Also, if EMH were true, prices of financial assets would be right all the time, which is clearly not the case. As Buchanan writes “In November 2010, the 
New York Times reported on a dozen “mini flash crashes” in which individual stocks plunged in value over a few seconds recovering shortly thereafter. In one episode, for example, stock of Progress Energy – a company with eleven thousand employees – dropped 90 percent in few seconds. There was no news released about the business prospects of Progress Energy either before or after the event…On May 13(2011), Enstar, an insurer, fell from roughly $100 a share to $0 a share, then zoomed back to $100 in just a few seconds.”
Shiller gives the example of eToys and Toys “R” Us, two companies which were into selling toys. As he writes “Consider, for example, eToys a firm established in 1997 to sell toys over the Internet. Shortly after its initial public offering in 1999, eToys’ stock value was $8 billion, exceeding the $6 billion value of the long established “brick and mortar” retailer Toys “R” Us. And yet in fiscal 1999 eToys’ sales were $30 million, while the sales of Toys “R” Us were $11.2 billion, almost 400 times larger. And eToys’ profits were a negative $28.6 million, while the profits of Toys “R” Us were a positive $376 million.”
So a company with no profits had a greater market capitalization in comparison to a company making substantial profits. Now as per the EMH this should have never happened. Investors would have sold the eToys’ stock and driven down its price. But that did not happen, at least for a few years. And the stock price of eToys went from strength to strength.
But despite the weak evidence in support of EMH, the prevailing economic thinking since the 1960s has been that market prices of financial assets reflect the fundamentals, and hence, there was no chance of bubbles popping up. And even if bubbles did pop up, now and then, there was no chance of identifying them in advance. Alan Greenspan, the Chairman of the Federal Reserve of United States between 1987 and 2006, believed that a central bank could not spot a bubble, but could hope to mitigate its fallout, once it burst.
This led to him letting the dotcom bubble run. A few years later he let the real estate bubble run as well. He was just following the economic theory that has dominated over the last few decades. As Patel writes “ Despite ample economic evidence to suggest it was false, the idea of efficient markets ran riot through governments. Alan Greenspan was not the only person to find the hypothesis a convenient untruth. By pushing regulators to behave as if the hypothesis were true, traders could make their titanic bets…Governments enabled the finance sector’s binge by promising to be there to pick up the pieces, and they were as good as their word.”
In the end, Greenspan did find out that the model did not work and that bubbles did occur, now and then. As he admitted to before a committee of the House of Representatives in October 2008, “I found a flaw in the model that I perceived is the critical functioning structure that defines how the world works, so to speak…I had been going for 40 years or more with very considerable evidence that it was working exceptionally well.”
So Eugene Fama’s EMH doesn’t really work and has caused the world a lot of harm.
Now compare this to Robert Shiller who in the first edition of 
Irrational Exuberance, which released some time before the dotcom bubble burst, compared the stock market to a Ponzi scheme. As he wrote “Ponzi schemes do arise from time to time without the contrivance of a fraudulent manager. Even if there is no manipulator fabricating false stories and deliberately deceiving investors in the aggregate stock market, tales about the market are everywhere. When prices go up a number of times, investors are rewarded sequentially by price movements in these markets just as they are in Ponzi schemes. There are still many people (indeed, the stock brokerage and mutual fund industries as a whole) who benefit from telling stories that suggest that the markets will go up further. There is no reason for these stories to be fraudulent; they need to only emphasise the positive news and give less emphasis to the negative.”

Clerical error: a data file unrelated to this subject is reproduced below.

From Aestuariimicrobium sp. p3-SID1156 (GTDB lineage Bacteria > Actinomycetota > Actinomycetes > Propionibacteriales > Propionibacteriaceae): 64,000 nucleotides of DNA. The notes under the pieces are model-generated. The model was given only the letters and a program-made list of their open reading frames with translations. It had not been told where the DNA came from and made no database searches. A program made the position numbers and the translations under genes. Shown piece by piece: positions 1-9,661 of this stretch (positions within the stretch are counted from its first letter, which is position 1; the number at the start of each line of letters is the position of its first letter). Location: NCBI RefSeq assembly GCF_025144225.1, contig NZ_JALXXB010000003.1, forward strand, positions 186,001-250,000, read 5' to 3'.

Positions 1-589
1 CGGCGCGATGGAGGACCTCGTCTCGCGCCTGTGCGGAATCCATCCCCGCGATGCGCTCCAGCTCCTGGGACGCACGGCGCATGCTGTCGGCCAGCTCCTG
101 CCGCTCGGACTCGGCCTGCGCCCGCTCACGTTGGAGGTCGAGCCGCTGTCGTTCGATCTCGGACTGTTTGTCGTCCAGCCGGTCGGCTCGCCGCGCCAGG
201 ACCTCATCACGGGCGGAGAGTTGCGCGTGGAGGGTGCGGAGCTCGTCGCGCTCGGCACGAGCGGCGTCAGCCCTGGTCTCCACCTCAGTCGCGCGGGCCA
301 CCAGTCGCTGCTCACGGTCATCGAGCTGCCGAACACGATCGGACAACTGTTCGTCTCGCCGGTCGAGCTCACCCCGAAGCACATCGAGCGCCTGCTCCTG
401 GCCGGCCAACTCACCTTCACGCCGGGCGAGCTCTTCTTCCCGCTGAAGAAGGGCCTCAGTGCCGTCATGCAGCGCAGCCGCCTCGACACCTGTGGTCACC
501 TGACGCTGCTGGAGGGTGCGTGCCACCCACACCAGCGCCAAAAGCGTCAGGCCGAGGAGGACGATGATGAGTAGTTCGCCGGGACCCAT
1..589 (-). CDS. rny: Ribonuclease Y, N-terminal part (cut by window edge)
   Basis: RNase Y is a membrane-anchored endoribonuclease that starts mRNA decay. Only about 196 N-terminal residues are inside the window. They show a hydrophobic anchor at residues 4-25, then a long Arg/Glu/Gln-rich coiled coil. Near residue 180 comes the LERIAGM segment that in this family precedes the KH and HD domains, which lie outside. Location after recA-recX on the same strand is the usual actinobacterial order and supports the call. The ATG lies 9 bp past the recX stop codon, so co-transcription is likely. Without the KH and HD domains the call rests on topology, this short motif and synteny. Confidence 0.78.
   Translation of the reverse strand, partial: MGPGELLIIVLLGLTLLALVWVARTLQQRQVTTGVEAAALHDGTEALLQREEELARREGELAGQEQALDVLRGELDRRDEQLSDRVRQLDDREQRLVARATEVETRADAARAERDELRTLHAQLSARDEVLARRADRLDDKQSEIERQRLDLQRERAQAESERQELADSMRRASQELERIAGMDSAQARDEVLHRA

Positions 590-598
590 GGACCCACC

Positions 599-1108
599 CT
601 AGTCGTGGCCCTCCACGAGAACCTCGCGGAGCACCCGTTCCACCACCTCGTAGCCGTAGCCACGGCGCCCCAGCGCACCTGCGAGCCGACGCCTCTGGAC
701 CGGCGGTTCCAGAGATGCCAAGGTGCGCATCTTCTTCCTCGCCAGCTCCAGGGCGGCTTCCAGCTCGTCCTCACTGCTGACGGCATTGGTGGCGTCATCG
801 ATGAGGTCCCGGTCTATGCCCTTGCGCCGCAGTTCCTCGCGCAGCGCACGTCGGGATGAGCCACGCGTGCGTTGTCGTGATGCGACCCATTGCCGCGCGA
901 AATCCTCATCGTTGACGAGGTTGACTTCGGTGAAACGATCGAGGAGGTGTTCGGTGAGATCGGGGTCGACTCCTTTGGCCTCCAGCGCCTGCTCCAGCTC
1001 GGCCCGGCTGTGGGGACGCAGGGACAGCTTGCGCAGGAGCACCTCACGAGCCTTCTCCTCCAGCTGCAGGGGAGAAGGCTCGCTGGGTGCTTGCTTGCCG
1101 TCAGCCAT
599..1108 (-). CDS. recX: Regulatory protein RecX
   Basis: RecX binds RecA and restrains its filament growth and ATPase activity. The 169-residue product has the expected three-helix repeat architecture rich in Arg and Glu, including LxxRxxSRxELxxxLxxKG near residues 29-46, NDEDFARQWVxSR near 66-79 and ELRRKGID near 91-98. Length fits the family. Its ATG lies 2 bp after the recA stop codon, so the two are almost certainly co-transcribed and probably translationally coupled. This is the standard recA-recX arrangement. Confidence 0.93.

Hence, financial markets at times degenerate into Ponzi schemes, where prices are going up simply because prices are going up. These bubbles can keep running for a while, just as the dotcom bubble in the US and the real estate bubble all over the developed world, did. When these bubbles burst, they caused huge economic problems, as we have seen over the last few years.
The trouble is that the dazzle of efficient market hypothesis has blinded economists so much that they cannot spot bubbles anymore. Hence, it is important that economists junk the efficient market hypothesis, and start looking at a world where bubbles are possible and keep popping up all the time. Else, we will have more trouble ahead.

The article originally appeared on on October 15, 2013
(Vivek Kaul is a writer. He tweets @kaul_vivek) 

Why most economists did not see the rupee crash coming

rupeeVivek Kaul
Economists and analysts have turned bearish on the future of the rupee, over the last couple of months. But very few of them predicted the crash of the rupee. Among the few who did were,SS Tarapore, a former deputy governor of the Reserve Bank of India, and Rajeev Malik of CLSA.
Tarapore felt that the rupee should be closer to 70 to a dollar. As he pointed out in a column published in The Hindu Business Line on January 24, 2013 “
With the inflation rate persistently above that in the major industrial countries, the rupee is clearly overvalued. Adjusting for inflation rate differentials, the present nominal dollar-rupee rate of around $1 = Rs 54 should be closer to $1 = Rs 70. But our macho spirits want an appreciation of the rupee which goes against fundamentals.”
Rajeev Malik of CLSA said something along similar lines in a column published on Firstpost on January 31, 2013. “
The worsening current account deficit is partly signalling that the rupee is overvalued. But the RBI and everyone else are missing that clue,” he wrote. The current account deficit is the difference between total value of imports and the sum of the total value of its exports and net foreign remittances
What Tarapore and Malik said towards the end of January turned out to be true towards the end of May. The rupee was overvalued and has depreciated 20% against the dollar since then. The question is why did most economists and analysts not see the rupee crash coming, when there was enough evidence available pointing to the same?
One possible explanation lies in what Nassim Nicholas Taleb calls the turkey problem (something I have talked about in a slightly different context earlier). As Taleb writes in his latest book